Here in the United States the word “backpacking” tends to be defined along side “Camping” and “Trailing.” That is well and good but the Backpacking I would like to discuss here (and which will be the basis of The Backpackers Journey) is Backpacking for international travel. This would also be the definition attached to the term to the rest of the international community.
Backpacking, as defined on Wikipedia, is “a term that has historically been used to denote a form of low-cost, independent international travel. Terms such as independent travel and budget travel are also often used. The factors that traditionally differentiate backpacking from other forms of tourism include the use of a backpack or other luggage that is easily carried for long distances or long periods of time; the utilization of public transport as a means of travel; a preference for inexpensive lodging such as youth hostels; a longer duration to the trip when compared with conventional vacations; and an interest in meeting the locals as well as seeing the sights. It is typically associated with young adults, who generally have fewer obligations and thus more time to travel. They also have less money to spend on hotels or private vehicles.”
This is a very accurate definition of backpacking, in my opinion; and it covers the majority of what we want to guide you through here at The Backpackers Journey. There is another thing though that this definition does not touch on that we would like to dive into a little bit. This would be, what is the “spirit” of backpacking exactly, and why does it draw millions of folks from around the world to it.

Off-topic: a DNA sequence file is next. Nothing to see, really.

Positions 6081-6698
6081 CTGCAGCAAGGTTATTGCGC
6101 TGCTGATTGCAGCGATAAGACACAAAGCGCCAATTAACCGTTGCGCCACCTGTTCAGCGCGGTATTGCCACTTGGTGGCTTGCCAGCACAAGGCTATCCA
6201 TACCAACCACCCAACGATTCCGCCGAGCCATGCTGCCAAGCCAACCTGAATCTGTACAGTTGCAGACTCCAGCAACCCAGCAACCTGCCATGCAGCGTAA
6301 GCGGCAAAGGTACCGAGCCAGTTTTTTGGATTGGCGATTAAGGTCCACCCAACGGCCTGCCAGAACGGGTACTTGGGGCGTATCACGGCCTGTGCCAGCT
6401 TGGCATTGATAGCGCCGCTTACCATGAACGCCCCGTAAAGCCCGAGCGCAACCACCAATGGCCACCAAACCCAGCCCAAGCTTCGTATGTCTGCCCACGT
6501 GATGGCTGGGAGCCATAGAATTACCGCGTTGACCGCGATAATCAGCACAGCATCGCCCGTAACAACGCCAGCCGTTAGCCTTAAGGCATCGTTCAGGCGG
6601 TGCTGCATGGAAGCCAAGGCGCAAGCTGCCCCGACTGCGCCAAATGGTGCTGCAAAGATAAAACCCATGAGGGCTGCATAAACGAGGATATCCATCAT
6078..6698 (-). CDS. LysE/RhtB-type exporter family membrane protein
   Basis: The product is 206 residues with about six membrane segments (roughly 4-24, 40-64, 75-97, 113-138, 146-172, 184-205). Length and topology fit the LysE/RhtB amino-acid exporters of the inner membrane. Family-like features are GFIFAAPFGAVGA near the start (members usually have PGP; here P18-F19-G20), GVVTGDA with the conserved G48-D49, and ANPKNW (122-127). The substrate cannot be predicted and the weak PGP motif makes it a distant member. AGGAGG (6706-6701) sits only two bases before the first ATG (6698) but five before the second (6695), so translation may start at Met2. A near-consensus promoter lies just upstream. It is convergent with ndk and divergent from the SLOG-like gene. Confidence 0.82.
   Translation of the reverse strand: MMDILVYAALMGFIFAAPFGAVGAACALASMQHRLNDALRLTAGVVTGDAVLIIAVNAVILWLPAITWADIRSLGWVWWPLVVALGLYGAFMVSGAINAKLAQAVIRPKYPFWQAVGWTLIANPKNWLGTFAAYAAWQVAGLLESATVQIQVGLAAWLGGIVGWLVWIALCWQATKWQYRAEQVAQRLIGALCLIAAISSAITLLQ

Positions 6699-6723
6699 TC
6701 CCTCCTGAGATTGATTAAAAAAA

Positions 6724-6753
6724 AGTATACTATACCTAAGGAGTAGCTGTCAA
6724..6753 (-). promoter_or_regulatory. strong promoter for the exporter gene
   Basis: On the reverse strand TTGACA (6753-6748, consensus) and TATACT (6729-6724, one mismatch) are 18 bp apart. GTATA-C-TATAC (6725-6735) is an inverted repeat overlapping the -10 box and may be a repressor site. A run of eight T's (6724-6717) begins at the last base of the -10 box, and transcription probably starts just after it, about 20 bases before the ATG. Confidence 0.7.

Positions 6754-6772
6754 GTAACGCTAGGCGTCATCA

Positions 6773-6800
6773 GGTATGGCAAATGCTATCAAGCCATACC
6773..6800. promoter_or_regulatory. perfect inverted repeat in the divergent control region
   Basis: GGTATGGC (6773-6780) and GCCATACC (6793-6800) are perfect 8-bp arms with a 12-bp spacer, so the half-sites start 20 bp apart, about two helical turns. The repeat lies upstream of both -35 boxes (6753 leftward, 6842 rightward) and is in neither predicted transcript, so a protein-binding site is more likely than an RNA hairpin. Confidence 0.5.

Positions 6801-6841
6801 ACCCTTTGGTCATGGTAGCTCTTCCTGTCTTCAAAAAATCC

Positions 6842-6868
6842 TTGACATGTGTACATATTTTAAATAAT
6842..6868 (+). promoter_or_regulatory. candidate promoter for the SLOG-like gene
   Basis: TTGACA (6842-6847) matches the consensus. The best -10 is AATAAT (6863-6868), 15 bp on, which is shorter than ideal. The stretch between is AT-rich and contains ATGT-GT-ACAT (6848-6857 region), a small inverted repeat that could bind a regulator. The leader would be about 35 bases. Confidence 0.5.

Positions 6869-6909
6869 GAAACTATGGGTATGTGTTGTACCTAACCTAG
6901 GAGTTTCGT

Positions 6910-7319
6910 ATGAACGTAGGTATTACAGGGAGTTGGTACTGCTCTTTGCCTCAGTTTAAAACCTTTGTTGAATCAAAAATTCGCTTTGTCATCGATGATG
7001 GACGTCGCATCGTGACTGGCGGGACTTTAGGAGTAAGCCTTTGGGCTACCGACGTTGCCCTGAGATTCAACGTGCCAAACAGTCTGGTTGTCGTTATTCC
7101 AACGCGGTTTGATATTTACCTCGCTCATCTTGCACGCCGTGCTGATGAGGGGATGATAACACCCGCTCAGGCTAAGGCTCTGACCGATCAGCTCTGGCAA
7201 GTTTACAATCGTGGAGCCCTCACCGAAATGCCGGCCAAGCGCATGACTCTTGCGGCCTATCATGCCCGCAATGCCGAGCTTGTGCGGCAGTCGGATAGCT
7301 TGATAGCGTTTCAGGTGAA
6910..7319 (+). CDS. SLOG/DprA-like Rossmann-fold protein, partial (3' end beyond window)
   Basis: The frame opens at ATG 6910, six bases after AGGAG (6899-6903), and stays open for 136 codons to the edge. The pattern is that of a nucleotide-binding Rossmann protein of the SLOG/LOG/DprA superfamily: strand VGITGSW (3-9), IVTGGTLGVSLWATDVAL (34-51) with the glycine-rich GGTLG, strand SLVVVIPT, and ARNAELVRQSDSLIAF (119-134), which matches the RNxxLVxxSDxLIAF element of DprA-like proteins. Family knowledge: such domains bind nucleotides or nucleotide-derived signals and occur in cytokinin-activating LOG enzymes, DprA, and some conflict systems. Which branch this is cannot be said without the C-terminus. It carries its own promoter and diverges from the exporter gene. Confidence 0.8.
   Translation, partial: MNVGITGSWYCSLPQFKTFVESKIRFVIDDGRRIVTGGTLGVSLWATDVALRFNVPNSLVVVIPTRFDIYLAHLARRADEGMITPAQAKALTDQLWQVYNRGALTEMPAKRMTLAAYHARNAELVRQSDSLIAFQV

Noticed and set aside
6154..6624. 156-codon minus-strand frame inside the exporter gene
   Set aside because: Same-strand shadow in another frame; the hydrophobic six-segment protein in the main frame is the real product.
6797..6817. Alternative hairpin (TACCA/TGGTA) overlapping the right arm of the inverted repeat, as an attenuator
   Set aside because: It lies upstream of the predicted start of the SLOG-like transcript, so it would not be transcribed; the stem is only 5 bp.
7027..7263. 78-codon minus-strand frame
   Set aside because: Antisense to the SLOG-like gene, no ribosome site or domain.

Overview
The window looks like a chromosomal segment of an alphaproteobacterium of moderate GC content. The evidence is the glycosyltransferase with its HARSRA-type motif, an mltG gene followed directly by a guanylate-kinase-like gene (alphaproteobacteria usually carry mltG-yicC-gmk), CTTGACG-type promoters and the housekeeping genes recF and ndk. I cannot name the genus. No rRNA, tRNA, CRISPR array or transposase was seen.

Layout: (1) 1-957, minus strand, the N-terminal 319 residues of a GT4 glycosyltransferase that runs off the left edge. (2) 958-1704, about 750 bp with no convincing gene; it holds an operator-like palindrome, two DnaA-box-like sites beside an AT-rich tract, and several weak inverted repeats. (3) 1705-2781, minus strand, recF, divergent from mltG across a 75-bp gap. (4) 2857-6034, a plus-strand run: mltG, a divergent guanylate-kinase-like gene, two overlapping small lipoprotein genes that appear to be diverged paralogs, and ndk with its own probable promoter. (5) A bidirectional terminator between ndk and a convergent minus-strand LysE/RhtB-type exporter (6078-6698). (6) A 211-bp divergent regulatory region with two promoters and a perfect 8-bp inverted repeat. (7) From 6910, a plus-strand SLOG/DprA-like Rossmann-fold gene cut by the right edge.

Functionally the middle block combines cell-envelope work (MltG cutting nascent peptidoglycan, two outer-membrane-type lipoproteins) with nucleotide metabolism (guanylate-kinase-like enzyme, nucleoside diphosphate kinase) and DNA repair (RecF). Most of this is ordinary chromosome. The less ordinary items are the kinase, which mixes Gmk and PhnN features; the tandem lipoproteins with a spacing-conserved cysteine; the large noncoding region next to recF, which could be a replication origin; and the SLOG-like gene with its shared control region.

In short, backpacking is the thrill of the unknown, the excitement of what is over the next rise and the uncertainty of exactly where you will be laying your head down to sleep the next night. Backpacking is a combination of pure adventure, the thirst for knowledge and the search for ones self. It is the meeting of new people, the strangeness of new cultures and the fear of what is in the bowl sitting in your lap. Backpacking is all of this and so much more. Unfortunately one cannot explain the spirit of backpacking anymore than they can explain the color red or the temperature hot. It is just something that you need to experience for yourself to understand what all the fuss is about.
I feel like we have written something of a sales pitch here to get you out backpacking then really defining what backpacking is. To be 100% honest, all we have described IS the draw of a backpacking trip BUT it is not what brings us back to to this year after year (or makes us never come home). There is no such thing as a “perfect” backpacking trip. To be honest, that is not what a great backpacking trip is at all. Believe it or not, the secret to true (and honestly the most memorable) backpacking trips is the disasters, the unplanned destinations, the lost passports and even the hours of waiting. A wise man once said “You can have a great TIME or a great STORY, never both.”
Case in point:
Thursday Feb 10, 2011 a group of backpackers and myself crossed the Mekong River from Thailand into Laos on tiny speedboats. The plan was to go to the border checkpoint, pay our fees and get our Visas. Then we were to head to the docks and board a “slow-boat” down the Mekong river towards Luang Prabang. The boat would take us half way to the city the first day to the town of Pak Beng by nightfall where we had reservations at a hostel. We would spend the night at the bar parting with fellow backpackers, pass out, wake up in the morning and re-board the boat and reach Luang Prabang that next evening. Oh the best laid plans of men…